Arizona Blocks Protests At Funerals By Westboro Baptist Church

Good news…..and one can not say that much these days.

Arizona Gov. Jan Brewer has signed into law emergency legislation to head off picketing by a Topeka, Kan., church near the funeral service for a 9-year-old girl who was killed during Saturday’s shooting in Tucson.

Unanimous votes by the House and Senate on Tuesday sent the bill to Brewer. It took effect immediately with her signature Tuesday night. The new law prohibits protests within 300 feet of a funeral or burial service.

The radical Westboro Baptist Church earlier announced plans to protest the funerals of the victims in the Tucson shooting.

Rep. Daniel Patterson said Tuesday that there is a lot of political disagreement that goes on at the Capitol but on this day he said both Republicans and Democrats were coming together do the right thing.

Elizabeth Edwards’s Funeral To Be Picketed By Anti-Gay Freaks

This is just bizarre.   And so wrong.

Westboro Baptist Church announced that they will picket the funeral of Elizabeth Edwards on Saturday.

That one has a First Amendment right does not mean the common sense button gets pushed off.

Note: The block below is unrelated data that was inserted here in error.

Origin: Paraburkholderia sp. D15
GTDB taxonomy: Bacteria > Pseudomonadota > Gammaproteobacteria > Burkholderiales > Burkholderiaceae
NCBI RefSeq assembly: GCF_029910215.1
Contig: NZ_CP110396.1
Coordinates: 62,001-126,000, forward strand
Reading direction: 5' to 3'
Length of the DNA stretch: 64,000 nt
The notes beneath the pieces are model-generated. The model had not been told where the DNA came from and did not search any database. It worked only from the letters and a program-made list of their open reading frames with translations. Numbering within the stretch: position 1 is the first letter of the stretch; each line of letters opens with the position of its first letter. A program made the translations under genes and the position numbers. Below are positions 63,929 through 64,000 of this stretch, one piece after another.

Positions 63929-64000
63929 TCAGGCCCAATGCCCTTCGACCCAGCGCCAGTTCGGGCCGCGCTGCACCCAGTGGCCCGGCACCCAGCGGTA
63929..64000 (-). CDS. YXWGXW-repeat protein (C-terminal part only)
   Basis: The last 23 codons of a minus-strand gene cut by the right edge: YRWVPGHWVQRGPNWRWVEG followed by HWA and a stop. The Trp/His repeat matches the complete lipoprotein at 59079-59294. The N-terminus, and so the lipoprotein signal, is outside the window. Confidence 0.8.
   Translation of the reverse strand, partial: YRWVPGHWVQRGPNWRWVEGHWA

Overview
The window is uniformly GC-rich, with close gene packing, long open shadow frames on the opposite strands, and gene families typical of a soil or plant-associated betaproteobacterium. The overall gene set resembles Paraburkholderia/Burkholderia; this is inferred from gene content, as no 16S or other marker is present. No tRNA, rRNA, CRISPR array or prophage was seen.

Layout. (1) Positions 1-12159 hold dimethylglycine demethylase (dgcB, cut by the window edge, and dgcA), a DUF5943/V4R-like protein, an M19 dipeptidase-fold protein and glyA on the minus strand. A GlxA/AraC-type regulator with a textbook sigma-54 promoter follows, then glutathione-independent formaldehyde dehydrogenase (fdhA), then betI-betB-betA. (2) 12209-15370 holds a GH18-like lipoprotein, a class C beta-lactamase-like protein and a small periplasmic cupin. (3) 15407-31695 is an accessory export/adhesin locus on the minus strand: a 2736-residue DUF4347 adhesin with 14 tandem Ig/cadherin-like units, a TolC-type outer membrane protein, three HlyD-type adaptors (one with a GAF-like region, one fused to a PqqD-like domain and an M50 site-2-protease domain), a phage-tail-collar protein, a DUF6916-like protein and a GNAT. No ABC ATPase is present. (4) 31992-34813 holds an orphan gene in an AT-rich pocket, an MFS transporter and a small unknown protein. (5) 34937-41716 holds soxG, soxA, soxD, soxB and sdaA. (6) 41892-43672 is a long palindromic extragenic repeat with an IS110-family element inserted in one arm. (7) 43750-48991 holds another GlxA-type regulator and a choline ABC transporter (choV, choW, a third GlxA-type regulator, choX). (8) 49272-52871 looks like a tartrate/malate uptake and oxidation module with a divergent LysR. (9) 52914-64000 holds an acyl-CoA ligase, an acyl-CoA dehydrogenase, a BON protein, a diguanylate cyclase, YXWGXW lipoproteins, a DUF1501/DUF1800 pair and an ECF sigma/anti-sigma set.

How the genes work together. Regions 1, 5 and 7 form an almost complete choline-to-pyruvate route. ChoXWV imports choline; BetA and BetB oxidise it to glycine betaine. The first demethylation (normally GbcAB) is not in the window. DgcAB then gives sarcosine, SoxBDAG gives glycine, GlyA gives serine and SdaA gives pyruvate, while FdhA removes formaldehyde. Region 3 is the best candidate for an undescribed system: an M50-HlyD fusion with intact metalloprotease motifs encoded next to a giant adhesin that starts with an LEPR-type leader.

Why the anti-gay zealots from Westboro Baptist Church, out of Topeka, Kansas want to make a mess of the funeral for Elizabeth Edwards is a mystery.  But then when it comes to this group of genetically deformed misfits there is no logic to any of their antics. 

That the huffing and puffing from the  Westboro Baptist Church might not even be noticed due to a counter-movement at the funeral is the reason this post goes up tonight.

In the meantime, Raleigh residents are organizing their own protective measures, with at least two counterprotests planned to put a human buffer between Westboro Baptist picketers and the mourners. “Regardless of your politics, it’s just downright rude to bring a protest of this sort to disrupt the mourning process,” a group called Line of Love wrote on its Facebook page to organize volunteers.